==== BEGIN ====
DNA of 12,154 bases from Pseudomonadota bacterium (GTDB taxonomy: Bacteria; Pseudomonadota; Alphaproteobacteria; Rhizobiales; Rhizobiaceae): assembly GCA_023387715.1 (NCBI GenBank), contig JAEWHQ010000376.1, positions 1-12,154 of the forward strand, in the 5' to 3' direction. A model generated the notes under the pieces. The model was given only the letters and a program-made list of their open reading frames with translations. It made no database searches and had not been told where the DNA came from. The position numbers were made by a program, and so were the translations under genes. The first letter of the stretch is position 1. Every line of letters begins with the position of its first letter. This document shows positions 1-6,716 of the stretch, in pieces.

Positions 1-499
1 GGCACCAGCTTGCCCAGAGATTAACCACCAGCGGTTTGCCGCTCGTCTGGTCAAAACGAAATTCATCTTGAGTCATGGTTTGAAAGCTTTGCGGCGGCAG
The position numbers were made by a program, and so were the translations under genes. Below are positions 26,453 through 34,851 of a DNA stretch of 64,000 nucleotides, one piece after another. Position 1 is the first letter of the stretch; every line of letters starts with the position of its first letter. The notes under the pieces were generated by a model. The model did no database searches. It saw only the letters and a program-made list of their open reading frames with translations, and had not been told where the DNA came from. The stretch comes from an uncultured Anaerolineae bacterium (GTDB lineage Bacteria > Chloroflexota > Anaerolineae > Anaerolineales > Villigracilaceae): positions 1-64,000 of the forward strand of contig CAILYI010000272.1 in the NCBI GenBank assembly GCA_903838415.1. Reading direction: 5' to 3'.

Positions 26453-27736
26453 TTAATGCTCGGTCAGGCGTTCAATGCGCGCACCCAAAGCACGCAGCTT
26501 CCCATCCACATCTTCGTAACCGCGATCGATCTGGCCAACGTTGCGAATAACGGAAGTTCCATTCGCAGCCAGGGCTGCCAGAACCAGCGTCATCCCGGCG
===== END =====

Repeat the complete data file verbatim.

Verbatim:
DNA of 12,154 bases from Pseudomonadota bacterium (GTDB taxonomy: Bacteria; Pseudomonadota; Alphaproteobacteria; Rhizobiales; Rhizobiaceae): assembly GCA_023387715.1 (NCBI GenBank), contig JAEWHQ010000376.1, positions 1-12,154 of the forward strand, in the 5' to 3' direction. A model generated the notes under the pieces. The model was given only the letters and a program-made list of their open reading frames with translations. It made no database searches and had not been told where the DNA came from. The position numbers were made by a program, and so were the translations under genes. The first letter of the stretch is position 1. Every line of letters begins with the position of its first letter. This document shows positions 1-6,716 of the stretch, in pieces.

Positions 1-499
1 GGCACCAGCTTGCCCAGAGATTAACCACCAGCGGTTTGCCGCTCGTCTGGTCAAAACGAAATTCATCTTGAGTCATGGTTTGAAAGCTTTGCGGCGGCAG
The position numbers were made by a program, and so were the translations under genes. Below are positions 26,453 through 34,851 of a DNA stretch of 64,000 nucleotides, one piece after another. Position 1 is the first letter of the stretch; every line of letters starts with the position of its first letter. The notes under the pieces were generated by a model. The model did no database searches. It saw only the letters and a program-made list of their open reading frames with translations, and had not been told where the DNA came from. The stretch comes from an uncultured Anaerolineae bacterium (GTDB lineage Bacteria > Chloroflexota > Anaerolineae > Anaerolineales > Villigracilaceae): positions 1-64,000 of the forward strand of contig CAILYI010000272.1 in the NCBI GenBank assembly GCA_903838415.1. Reading direction: 5' to 3'.

Positions 26453-27736
26453 TTAATGCTCGGTCAGGCGTTCAATGCGCGCACCCAAAGCACGCAGCTT
26501 CCCATCCACATCTTCGTAACCGCGATCGATCTGGCCAACGTTGCGAATAACGGAAGTTCCATTCGCAGCCAGGGCTGCCAGAACCAGCGTCATCCCGGCG